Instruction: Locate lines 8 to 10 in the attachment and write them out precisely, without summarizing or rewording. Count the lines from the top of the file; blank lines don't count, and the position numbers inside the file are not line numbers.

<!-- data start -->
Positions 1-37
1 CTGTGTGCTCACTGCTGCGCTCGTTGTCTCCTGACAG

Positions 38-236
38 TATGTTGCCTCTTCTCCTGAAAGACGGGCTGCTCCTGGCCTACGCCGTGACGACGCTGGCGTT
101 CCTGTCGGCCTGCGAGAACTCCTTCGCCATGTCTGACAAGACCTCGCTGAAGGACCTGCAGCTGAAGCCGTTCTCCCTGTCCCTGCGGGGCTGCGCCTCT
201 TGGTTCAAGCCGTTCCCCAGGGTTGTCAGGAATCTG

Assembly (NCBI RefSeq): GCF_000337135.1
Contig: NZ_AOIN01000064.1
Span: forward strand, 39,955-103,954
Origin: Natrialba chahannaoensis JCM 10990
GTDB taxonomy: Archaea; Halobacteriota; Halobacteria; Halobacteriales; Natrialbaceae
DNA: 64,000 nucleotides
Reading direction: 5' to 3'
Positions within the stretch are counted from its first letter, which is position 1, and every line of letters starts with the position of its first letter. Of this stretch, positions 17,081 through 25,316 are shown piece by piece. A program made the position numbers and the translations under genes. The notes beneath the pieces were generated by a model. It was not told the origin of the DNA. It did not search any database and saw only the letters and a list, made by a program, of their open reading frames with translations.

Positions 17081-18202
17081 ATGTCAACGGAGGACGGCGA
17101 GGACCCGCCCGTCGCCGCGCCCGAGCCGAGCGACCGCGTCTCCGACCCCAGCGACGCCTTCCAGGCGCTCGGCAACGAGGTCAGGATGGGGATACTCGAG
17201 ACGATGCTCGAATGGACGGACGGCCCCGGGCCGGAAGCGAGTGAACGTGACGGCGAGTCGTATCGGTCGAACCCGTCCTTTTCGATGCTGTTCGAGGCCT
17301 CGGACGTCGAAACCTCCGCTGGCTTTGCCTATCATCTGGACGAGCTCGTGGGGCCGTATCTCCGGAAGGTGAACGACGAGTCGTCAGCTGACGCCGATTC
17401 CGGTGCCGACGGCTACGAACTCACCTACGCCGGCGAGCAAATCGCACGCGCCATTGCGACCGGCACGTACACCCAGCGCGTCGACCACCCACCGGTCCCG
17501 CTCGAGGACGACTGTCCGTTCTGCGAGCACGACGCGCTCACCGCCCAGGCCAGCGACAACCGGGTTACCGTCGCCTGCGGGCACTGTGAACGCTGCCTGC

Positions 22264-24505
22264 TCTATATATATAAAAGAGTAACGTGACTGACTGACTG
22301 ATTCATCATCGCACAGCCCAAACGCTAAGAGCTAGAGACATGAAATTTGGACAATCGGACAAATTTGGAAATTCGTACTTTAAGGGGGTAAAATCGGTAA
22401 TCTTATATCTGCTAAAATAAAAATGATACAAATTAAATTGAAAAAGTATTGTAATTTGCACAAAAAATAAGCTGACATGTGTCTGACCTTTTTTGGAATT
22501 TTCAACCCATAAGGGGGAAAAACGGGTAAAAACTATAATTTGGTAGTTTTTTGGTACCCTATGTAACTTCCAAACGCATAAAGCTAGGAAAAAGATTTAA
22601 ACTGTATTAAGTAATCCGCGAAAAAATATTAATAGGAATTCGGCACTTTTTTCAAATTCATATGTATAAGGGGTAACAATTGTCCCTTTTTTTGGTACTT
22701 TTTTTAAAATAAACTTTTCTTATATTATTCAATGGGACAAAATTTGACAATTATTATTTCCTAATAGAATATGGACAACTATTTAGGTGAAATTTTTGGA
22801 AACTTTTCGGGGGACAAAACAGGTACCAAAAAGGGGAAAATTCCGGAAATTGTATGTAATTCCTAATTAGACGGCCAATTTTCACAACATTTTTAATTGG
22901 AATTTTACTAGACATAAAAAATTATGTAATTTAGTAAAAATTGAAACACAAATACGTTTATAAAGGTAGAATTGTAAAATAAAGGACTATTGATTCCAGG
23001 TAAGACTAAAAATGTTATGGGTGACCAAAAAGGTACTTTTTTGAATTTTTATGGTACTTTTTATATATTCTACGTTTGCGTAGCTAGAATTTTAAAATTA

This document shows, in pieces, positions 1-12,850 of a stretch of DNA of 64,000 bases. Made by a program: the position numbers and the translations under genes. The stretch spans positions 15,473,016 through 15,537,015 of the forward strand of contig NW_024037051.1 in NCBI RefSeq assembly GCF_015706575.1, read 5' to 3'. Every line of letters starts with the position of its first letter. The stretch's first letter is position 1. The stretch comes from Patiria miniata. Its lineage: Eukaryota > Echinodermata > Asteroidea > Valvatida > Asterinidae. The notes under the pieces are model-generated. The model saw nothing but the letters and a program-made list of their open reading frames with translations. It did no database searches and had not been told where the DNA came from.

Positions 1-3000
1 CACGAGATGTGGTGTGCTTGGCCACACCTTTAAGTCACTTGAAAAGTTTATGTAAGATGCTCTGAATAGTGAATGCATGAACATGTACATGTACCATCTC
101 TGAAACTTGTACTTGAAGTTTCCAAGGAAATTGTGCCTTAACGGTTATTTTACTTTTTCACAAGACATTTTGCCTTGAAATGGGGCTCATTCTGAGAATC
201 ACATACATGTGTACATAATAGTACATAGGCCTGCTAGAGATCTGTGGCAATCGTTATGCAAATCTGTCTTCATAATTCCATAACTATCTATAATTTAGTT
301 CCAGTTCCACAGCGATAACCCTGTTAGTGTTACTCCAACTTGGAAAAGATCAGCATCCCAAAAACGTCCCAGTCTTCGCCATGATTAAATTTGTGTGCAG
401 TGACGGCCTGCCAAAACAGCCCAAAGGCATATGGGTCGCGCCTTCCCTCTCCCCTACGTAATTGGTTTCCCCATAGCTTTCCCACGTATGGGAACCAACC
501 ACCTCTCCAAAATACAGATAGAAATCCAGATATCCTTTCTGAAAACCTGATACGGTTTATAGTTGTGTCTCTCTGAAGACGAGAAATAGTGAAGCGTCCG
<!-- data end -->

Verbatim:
Contig: NZ_AOIN01000064.1
Span: forward strand, 39,955-103,954
Origin: Natrialba chahannaoensis JCM 10990